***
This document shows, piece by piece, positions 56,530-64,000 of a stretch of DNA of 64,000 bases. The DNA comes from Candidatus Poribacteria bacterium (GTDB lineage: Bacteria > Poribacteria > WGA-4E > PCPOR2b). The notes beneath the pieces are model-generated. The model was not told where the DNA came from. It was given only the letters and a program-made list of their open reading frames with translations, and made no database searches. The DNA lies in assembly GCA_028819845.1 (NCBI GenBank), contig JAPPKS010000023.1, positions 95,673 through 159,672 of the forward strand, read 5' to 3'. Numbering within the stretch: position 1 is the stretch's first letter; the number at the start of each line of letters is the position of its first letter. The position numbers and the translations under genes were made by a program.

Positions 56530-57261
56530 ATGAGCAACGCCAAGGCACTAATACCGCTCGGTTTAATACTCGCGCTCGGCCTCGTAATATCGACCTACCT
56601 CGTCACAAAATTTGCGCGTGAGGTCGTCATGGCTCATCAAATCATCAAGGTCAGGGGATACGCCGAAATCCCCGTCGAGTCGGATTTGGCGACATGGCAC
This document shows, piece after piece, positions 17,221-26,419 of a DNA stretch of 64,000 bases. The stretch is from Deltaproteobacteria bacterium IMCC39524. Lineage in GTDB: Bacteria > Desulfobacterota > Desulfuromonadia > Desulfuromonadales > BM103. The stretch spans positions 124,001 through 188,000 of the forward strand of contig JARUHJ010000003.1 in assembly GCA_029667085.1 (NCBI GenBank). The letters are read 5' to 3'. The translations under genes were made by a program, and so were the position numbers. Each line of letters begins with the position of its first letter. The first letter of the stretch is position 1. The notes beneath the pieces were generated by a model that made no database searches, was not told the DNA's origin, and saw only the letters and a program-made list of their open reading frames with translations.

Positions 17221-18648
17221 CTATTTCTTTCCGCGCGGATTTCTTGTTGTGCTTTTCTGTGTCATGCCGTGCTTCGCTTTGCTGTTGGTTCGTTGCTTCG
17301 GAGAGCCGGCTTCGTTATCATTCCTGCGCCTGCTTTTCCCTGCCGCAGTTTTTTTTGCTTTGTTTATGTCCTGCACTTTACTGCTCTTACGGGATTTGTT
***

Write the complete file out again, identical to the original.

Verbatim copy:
This document shows, piece by piece, positions 56,530-64,000 of a stretch of DNA of 64,000 bases. The DNA comes from Candidatus Poribacteria bacterium (GTDB lineage: Bacteria > Poribacteria > WGA-4E > PCPOR2b). The notes beneath the pieces are model-generated. The model was not told where the DNA came from. It was given only the letters and a program-made list of their open reading frames with translations, and made no database searches. The DNA lies in assembly GCA_028819845.1 (NCBI GenBank), contig JAPPKS010000023.1, positions 95,673 through 159,672 of the forward strand, read 5' to 3'. Numbering within the stretch: position 1 is the stretch's first letter; the number at the start of each line of letters is the position of its first letter. The position numbers and the translations under genes were made by a program.

Positions 56530-57261
56530 ATGAGCAACGCCAAGGCACTAATACCGCTCGGTTTAATACTCGCGCTCGGCCTCGTAATATCGACCTACCT
56601 CGTCACAAAATTTGCGCGTGAGGTCGTCATGGCTCATCAAATCATCAAGGTCAGGGGATACGCCGAAATCCCCGTCGAGTCGGATTTGGCGACATGGCAC
This document shows, piece after piece, positions 17,221-26,419 of a DNA stretch of 64,000 bases. The stretch is from Deltaproteobacteria bacterium IMCC39524. Lineage in GTDB: Bacteria > Desulfobacterota > Desulfuromonadia > Desulfuromonadales > BM103. The stretch spans positions 124,001 through 188,000 of the forward strand of contig JARUHJ010000003.1 in assembly GCA_029667085.1 (NCBI GenBank). The letters are read 5' to 3'. The translations under genes were made by a program, and so were the position numbers. Each line of letters begins with the position of its first letter. The first letter of the stretch is position 1. The notes beneath the pieces were generated by a model that made no database searches, was not told the DNA's origin, and saw only the letters and a program-made list of their open reading frames with translations.

Positions 17221-18648
17221 CTATTTCTTTCCGCGCGGATTTCTTGTTGTGCTTTTCTGTGTCATGCCGTGCTTCGCTTTGCTGTTGGTTCGTTGCTTCG
17301 GAGAGCCGGCTTCGTTATCATTCCTGCGCCTGCTTTTCCCTGCCGCAGTTTTTTTTGCTTTGTTTATGTCCTGCACTTTACTGCTCTTACGGGATTTGTT